The safety assessment considered:
-how AAS (AquAdvantage Salmon) was developed;
-how the composition and nutritional quality of AAS compare to non-modified salmon;
-what the potential is for AAS to be toxic or cause allergic reactions;
-the health status of AAS.
The Health Canada review concluded that AAS does not raise concerns related to food safety. The Department also noted its opinion that fillets derived from AAS are as safe and nutritious as fillets from currently available farmed Atlantic salmon.
Canadian Agriculture Minister Lawrence MacAulay emphatically said he would eat GMO salmon and that it was safe. “Science has indicated it’s safe. I’ve eaten all kinds of cereals and stuff and I think I’m doing quite well. ”
Again, his focus was on safety, not on wider environmental or ecological concerns, nor on consumer choice.
Farmed salmon has been a great success story, in taking what was once a luxury food and expanding its marketing and consumption into a worldwide seafood staple.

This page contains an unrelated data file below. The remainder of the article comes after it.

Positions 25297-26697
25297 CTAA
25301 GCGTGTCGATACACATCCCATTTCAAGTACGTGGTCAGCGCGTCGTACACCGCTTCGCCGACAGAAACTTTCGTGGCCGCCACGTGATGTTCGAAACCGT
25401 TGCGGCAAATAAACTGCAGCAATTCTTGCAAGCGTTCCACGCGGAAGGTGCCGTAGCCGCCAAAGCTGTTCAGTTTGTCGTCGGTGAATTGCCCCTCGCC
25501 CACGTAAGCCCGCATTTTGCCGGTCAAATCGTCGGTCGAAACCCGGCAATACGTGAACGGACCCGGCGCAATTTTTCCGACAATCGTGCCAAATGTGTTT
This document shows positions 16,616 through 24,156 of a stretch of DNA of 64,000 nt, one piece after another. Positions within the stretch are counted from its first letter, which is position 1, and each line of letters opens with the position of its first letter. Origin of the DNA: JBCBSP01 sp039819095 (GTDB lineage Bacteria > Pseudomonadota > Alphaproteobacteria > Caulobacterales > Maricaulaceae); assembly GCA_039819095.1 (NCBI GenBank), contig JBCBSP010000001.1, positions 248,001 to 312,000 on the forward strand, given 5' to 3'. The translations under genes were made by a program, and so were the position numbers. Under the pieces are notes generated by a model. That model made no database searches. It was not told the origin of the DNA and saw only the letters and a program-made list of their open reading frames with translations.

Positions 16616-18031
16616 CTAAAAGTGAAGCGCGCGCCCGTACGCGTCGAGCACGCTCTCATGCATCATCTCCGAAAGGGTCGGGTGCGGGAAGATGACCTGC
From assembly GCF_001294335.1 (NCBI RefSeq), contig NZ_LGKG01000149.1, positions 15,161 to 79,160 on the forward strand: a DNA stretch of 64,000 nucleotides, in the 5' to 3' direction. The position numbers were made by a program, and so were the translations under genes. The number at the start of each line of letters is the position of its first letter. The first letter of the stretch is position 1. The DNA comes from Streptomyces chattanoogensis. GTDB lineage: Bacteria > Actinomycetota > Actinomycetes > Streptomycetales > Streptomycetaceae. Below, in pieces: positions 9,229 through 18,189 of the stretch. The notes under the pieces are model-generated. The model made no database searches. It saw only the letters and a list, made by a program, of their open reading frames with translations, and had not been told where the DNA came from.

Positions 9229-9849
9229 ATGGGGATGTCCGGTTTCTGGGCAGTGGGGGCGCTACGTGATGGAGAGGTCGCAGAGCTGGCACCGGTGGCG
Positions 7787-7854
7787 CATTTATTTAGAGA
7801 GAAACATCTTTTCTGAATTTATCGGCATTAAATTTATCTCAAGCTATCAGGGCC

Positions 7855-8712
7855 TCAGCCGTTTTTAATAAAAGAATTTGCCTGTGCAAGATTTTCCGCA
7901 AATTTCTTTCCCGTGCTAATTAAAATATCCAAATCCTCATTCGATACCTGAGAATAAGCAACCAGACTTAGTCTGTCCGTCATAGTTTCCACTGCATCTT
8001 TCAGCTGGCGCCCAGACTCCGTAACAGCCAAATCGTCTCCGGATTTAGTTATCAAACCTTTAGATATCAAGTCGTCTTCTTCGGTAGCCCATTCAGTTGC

In doing this, salmon has retained a good reputation. GMO salmon, in exchange for a small reduction in cost due to less feeding time and faster growth, threatens the seafood reputation of salmon farmers, supermarkets, and wild salmon producers who are tarred by mistake.
Although the safety arguments are valid, it seems that without truth in labeling, the introduction of this presumably lower-priced salmon may harm overall consumption more than it might increase it.
In the US, the political opposition from the wild salmon industry is likely going to be sufficient to require some type of label, or to introduce a de facto voluntary label that will quickly become mandatory due to requirements of buyers.
As a result, it is unlikely that the approval of Aquabounty’s salmon in the US would have a major market impact. It is not clear if that is the case in Canada.